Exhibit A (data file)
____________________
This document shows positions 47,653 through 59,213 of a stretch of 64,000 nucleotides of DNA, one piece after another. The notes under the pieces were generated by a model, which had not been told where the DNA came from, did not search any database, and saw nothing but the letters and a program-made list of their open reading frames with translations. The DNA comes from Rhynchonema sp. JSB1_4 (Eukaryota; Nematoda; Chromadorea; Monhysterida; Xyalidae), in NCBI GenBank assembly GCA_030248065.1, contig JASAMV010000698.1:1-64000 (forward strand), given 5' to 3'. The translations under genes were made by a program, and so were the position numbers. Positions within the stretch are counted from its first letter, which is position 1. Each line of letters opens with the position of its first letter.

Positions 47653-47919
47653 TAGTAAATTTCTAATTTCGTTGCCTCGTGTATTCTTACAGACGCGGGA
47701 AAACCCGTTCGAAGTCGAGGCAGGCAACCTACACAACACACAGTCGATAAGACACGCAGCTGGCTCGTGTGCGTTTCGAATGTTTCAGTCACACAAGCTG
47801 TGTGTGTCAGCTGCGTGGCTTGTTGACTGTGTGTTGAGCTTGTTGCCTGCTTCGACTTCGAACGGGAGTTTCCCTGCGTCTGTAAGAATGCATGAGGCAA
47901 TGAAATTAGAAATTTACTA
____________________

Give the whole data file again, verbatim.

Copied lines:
This document shows positions 47,653 through 59,213 of a stretch of 64,000 nucleotides of DNA, one piece after another. The notes under the pieces were generated by a model, which had not been told where the DNA came from, did not search any database, and saw nothing but the letters and a program-made list of their open reading frames with translations. The DNA comes from Rhynchonema sp. JSB1_4 (Eukaryota; Nematoda; Chromadorea; Monhysterida; Xyalidae), in NCBI GenBank assembly GCA_030248065.1, contig JASAMV010000698.1:1-64000 (forward strand), given 5' to 3'. The translations under genes were made by a program, and so were the position numbers. Positions within the stretch are counted from its first letter, which is position 1. Each line of letters opens with the position of its first letter.

Positions 47653-47919
47653 TAGTAAATTTCTAATTTCGTTGCCTCGTGTATTCTTACAGACGCGGGA
47701 AAACCCGTTCGAAGTCGAGGCAGGCAACCTACACAACACACAGTCGATAAGACACGCAGCTGGCTCGTGTGCGTTTCGAATGTTTCAGTCACACAAGCTG
47801 TGTGTGTCAGCTGCGTGGCTTGTTGACTGTGTGTTGAGCTTGTTGCCTGCTTCGACTTCGAACGGGAGTTTCCCTGCGTCTGTAAGAATGCATGAGGCAA
47901 TGAAATTAGAAATTTACTA